Options for cancer detection and treatment were few in the 18th century. Medical Historian Sharon Cotner lays out some of the common practices in this week’s show.
The funeral industry arises from a combination of necessity, sentimentality, and vanity. Dr. Kelly Brennan Arehart describes the path of America’s death business, and the early vestiges still with us today.
Modern marriage owes its structure to an historic form. Equal parts love, practicality, and business, today’s unions share more than you’d think with their colonial counterparts.
More gruesome than the injuries of battle were the means of mending them: field medicine offered no anesthesia, no modern antiseptics, and no antibiotics. David Podolfino interprets the life and duties of the military surgeon.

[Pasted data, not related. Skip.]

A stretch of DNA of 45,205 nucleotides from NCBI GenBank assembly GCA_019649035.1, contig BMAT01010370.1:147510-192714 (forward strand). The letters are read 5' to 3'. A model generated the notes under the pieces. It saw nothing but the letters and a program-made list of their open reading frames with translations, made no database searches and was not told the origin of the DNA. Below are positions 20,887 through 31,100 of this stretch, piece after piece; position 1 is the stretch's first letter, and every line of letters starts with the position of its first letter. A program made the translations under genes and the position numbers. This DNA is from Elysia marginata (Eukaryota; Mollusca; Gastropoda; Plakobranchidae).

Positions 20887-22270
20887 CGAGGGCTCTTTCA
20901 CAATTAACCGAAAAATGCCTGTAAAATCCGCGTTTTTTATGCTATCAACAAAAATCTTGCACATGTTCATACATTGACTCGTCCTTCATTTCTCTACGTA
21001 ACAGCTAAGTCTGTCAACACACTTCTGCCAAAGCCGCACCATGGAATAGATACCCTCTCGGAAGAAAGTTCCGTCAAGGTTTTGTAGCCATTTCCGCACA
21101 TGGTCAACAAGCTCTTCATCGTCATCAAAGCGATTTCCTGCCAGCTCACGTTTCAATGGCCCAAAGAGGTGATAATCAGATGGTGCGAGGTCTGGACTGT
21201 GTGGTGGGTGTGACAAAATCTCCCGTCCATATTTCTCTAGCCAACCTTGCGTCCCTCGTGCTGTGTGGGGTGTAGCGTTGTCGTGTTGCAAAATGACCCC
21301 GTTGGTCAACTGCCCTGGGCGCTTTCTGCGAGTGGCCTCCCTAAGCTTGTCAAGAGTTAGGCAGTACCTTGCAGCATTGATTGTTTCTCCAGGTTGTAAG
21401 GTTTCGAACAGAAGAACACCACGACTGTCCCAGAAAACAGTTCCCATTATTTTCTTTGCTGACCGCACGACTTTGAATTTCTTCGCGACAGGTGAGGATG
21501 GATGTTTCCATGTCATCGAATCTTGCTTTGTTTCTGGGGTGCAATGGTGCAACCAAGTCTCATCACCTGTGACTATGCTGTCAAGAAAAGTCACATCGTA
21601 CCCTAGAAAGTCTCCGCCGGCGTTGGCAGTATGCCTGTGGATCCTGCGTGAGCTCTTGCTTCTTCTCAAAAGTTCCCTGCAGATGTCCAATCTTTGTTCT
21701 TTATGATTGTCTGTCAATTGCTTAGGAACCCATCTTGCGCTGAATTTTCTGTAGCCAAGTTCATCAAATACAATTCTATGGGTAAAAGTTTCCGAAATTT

The common cold was a nuisance our forbears suffered in much the same way we do today. But what remedies were uniquely colonial? Eighteenth-century apothecarist Robin Kipps shares the causes and eases for the cold.
The Revolutionary City finds resonance and relevance across the country and around the world in a vibrant partnership with the Chautauqua Institution of New York. “We walk in the same intellectual waters,” says Colonial Williamsburg Foundation President Colin Campbell in this interview with Chautauqua’s President Tom Becker.